Thank you, Susanna Bixby Bryant for making all this possible!
Rancho Santa Ana Botanic Garden’s $75,000 Matching-Gift Challenge is Met with Enthusiasm by Garden Donors
Rancho Santa Ana Botanic Garden has come one step closer to its goal of raising $1 million in annual fund donations this year through The Garden Fund, the non-profit’s 2011-12 fundraising campaign. The non-profit organization is celebrating the completion of a $75,000 matching grant which tripled donors’ contributions to The Garden Fund.
Volunteer at California’s native garden—Rancho Santa Ana Botanic Garden.
There are two New Volunteer Orientation, “RSABG 101,” sessions to choose from. Prospective volunteers can choose from two, two-day sessions: Fridays, September 21 and October 5, 9 a.m. to 2 p.m., or Saturdays, September 29 and October 13, 9 a.m. to 2 p.m. Enrollment in the volunteer orientation course requires an interview with the volunteer manager.
Autumn is the best time to plant California native perennials, shrubs, bulbs and wildflower seeds.
Since native plants have spent generations adapting to local growing conditions, they are great additions to home landscapes—and one that can save you time and resources. Native plants are rarely invasive. They support local wildlife—birds and butterflies depend on them for food shelter and nesting. And most of all they are beautiful.
- Undergrad Reseach Workshop
- RSABG’s oak collection ranked 28th in the world
- Seed Processing Manual goes to 2nd printing
- New Trustee and Overseers
- Lerback Appointed Director of Development
- Native artisan baskets and pottery
- RSABG co-hosts 2010 National Children and Youth Garden Symposium
- June 2010 Reductions in Force
- Claremont High School students show off research at RSABG
- Green Tips for Earth Day
- RSABG chosen Best of LA 2010
- Rare Plant Treasure Hunt
- World travelers: RSABG botanists
- Botany Students Land Research Grants
- Fraga Awarded 2010 Switzer Fellowship
- Rare Botanical Folk Art Revealed
- Curating the plant specimens of the Thorne collection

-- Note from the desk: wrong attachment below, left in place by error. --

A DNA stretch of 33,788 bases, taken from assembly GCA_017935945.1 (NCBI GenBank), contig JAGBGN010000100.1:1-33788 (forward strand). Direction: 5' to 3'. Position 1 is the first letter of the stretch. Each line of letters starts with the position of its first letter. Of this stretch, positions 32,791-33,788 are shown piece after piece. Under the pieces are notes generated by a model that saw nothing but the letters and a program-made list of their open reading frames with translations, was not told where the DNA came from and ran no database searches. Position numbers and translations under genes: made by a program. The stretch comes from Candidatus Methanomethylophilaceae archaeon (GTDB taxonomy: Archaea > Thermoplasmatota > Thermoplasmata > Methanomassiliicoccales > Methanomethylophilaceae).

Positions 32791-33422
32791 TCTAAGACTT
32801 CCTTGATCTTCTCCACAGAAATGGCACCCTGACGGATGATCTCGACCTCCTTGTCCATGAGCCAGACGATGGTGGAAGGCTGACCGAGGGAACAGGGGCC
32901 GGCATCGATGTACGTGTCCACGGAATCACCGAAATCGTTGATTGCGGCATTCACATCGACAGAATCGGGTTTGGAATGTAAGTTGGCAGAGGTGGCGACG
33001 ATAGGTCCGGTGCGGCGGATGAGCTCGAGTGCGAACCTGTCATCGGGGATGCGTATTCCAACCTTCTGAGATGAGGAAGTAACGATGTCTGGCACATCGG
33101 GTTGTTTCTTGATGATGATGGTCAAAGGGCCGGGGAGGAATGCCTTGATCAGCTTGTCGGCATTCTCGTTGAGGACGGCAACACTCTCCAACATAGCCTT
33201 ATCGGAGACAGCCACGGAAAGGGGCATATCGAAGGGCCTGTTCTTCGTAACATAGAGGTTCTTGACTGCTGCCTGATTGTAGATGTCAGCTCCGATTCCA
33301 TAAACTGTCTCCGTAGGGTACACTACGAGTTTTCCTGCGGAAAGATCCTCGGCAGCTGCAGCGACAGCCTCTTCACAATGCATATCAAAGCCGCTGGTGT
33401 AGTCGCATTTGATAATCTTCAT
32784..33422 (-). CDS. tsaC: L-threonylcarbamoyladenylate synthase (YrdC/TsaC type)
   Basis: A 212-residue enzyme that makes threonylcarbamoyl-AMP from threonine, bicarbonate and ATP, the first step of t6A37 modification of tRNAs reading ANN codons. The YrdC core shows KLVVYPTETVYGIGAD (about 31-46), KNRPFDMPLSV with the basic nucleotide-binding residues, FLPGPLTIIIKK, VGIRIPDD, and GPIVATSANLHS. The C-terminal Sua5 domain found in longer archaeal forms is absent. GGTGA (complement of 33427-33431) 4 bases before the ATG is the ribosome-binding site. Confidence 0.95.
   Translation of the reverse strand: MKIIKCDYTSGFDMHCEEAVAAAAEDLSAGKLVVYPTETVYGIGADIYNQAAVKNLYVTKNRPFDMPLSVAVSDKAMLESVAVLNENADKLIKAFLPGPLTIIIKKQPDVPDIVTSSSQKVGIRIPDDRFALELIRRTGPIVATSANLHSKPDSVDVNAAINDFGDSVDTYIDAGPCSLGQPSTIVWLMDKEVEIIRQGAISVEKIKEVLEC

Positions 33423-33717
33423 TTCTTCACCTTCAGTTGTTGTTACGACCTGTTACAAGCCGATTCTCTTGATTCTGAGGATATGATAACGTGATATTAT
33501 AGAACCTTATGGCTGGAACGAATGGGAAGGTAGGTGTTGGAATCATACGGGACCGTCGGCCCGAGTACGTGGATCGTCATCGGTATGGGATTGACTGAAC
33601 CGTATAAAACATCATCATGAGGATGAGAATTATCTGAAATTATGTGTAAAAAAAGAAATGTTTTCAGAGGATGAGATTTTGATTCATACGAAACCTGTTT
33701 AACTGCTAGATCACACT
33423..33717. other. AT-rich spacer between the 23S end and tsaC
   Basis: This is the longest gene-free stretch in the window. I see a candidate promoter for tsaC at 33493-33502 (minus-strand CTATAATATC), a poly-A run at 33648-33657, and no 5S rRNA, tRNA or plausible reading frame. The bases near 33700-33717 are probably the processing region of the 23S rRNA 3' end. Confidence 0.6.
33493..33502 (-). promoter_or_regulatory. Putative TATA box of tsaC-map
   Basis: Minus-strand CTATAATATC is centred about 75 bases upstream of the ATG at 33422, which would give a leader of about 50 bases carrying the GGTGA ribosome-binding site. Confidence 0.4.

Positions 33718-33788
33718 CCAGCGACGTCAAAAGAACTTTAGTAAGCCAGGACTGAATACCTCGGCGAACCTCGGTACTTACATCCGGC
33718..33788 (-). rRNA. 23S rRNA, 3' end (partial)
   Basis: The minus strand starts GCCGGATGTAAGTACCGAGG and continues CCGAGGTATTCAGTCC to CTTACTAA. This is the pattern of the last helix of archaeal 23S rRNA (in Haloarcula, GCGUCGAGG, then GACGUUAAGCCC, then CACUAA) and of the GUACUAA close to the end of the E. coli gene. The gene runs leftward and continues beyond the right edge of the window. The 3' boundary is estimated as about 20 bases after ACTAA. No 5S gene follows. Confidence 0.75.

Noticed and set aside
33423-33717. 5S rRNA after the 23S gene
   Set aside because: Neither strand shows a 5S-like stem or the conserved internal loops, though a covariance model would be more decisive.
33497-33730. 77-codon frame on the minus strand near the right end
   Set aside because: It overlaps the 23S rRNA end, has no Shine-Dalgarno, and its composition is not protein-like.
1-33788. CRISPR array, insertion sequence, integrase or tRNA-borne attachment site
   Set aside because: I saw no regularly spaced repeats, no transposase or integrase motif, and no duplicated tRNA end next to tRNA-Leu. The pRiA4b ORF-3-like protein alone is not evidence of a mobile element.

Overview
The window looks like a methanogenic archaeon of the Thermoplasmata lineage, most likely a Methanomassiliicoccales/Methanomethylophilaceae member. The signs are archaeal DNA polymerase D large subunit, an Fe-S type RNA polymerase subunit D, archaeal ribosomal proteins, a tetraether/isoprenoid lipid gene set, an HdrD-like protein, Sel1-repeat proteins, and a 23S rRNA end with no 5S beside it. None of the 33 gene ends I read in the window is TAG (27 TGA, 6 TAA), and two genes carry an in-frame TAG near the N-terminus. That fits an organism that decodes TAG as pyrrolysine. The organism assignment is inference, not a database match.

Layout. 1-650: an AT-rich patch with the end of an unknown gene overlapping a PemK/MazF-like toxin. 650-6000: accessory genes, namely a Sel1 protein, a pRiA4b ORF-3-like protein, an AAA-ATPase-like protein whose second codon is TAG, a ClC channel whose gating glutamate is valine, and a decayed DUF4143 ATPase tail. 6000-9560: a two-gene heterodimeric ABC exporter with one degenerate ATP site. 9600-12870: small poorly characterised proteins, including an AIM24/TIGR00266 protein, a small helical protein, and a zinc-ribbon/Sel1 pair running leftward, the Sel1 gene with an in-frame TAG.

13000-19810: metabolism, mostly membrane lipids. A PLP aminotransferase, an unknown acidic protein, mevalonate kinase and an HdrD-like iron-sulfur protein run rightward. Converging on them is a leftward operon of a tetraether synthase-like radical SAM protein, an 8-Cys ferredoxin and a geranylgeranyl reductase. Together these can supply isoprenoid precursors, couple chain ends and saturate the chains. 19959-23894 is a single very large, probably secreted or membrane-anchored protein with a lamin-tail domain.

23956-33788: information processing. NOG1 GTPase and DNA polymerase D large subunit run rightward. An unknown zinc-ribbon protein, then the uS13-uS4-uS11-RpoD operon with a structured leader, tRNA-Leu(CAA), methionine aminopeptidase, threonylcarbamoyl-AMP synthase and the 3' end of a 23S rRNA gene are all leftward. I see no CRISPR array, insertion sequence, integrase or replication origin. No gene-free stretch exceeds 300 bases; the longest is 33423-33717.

- Seeds of Success
- New articles by Professor Prince
- RSABG Research Welcomes Visiting Scholars
- Sorting out the Ruellieae Family Tree
- 'Reimagining the California Lawn'
- Claremont Unified School Board honors RSABG
- 2011 Volunteer Service Awards
- Columbus Advances to Professor of Botany
- Growing Green Jobs with Ahmanson Grant
- BCM Foundation Grant Helps Kids Get Outdoor Education
- RSABG Scientists at 2011 Botany Conference
- Solarization of Fay's Wildflower Meadow
- Make Room for Wildlife
- Botany Students Earn Grants
- Botanist Recognized for Outstanding Scientific Presentation
- Mapping the Garden
- Native Landscapes: The Albrigos
- California Native Plants: Poodle-dog Bush
- Garden Helps Prepare Job Seekers for Green Horticulture Jobs
- Lenz Sculpture Collection
- Library Page Turning
- RSABG Hosts Invasive Plants and Pathogen Workshop
- Post-Doc Earns National Geographic Society Grant
- A Manzanita Lost and Found
- Searching for the Plant Families
- Two New DIGG Awards
- Botanists Travel Briefs
- Plant Safari
- CPC Annual Meeting 2012
- LaFleur to Direct Horticulture at the Garden
- New Student Grants and Visiting Scientists
- Help the Garden Grow
- David Rogers' Big Bugs
- Horticulture and Propagation of Native Plants at the Garden
- The Mediterranean City Conference 2012
- USFWS 2011 Recovery Champion
- Wall Awarded Important Conservation Award
- Volunteer in Angeles National Forest
- Botanizing Around the Globe
- Become a Fan of Getting Native
- Bumper Crop of Interns at the Garden
- Porter and Morawetz NSF Grant Awards